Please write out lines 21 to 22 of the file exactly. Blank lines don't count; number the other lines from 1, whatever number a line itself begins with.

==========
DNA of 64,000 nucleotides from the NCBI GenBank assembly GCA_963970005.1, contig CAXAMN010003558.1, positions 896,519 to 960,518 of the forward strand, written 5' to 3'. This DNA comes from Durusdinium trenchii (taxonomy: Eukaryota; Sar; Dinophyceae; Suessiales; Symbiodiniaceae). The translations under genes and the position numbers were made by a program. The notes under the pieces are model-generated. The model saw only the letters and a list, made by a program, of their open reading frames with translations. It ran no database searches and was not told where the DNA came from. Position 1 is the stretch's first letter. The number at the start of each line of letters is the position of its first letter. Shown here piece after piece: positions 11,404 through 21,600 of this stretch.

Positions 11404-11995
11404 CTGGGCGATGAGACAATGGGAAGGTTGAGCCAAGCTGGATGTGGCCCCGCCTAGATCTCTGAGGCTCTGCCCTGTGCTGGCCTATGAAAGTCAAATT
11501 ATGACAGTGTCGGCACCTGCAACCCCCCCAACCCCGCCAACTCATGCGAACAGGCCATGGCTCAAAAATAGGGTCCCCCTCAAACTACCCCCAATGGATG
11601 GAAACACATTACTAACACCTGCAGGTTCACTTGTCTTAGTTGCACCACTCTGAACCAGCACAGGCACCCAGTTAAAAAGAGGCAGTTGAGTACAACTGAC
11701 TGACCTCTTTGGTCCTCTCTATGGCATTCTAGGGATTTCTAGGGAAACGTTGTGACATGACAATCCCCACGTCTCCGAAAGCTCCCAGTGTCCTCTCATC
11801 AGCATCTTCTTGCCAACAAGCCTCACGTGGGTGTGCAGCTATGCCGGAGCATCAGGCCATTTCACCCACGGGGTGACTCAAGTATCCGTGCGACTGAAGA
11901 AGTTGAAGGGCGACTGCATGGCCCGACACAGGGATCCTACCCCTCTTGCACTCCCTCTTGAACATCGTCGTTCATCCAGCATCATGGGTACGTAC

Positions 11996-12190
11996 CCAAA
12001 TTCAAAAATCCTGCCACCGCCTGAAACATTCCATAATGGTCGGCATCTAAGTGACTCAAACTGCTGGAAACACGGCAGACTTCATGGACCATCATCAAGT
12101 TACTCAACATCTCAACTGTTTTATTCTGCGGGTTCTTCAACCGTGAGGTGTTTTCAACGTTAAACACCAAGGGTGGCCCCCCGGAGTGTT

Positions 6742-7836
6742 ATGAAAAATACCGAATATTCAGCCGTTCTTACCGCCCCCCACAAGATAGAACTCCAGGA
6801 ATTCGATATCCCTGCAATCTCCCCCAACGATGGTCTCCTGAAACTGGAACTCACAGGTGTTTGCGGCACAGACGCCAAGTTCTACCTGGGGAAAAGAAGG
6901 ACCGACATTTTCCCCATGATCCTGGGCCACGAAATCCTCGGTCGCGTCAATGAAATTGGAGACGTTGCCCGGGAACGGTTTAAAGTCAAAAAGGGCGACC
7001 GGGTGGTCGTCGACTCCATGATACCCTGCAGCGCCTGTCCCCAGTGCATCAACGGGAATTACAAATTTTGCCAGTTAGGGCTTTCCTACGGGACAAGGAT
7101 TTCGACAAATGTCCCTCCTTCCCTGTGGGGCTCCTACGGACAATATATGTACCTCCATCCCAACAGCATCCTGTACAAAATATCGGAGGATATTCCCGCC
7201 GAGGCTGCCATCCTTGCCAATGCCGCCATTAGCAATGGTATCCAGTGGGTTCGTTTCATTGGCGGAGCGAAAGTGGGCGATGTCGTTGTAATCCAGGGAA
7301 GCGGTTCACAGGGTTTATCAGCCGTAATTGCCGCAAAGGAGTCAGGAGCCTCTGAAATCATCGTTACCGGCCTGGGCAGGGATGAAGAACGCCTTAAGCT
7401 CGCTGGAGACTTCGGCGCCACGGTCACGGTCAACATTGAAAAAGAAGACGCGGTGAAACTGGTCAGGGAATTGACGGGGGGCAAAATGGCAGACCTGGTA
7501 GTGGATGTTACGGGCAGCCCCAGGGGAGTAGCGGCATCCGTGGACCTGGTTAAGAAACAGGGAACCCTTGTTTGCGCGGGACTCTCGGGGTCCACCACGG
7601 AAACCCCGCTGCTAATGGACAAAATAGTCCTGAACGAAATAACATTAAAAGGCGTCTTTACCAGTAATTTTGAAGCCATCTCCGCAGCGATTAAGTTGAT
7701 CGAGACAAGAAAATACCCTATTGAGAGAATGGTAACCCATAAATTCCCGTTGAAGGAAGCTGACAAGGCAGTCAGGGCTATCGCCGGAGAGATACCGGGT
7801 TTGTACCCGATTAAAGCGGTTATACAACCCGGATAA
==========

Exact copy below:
7401 CGCTGGAGACTTCGGCGCCACGGTCACGGTCAACATTGAAAAAGAAGACGCGGTGAAACTGGTCAGGGAATTGACGGGGGGCAAAATGGCAGACCTGGTA
7501 GTGGATGTTACGGGCAGCCCCAGGGGAGTAGCGGCATCCGTGGACCTGGTTAAGAAACAGGGAACCCTTGTTTGCGCGGGACTCTCGGGGTCCACCACGG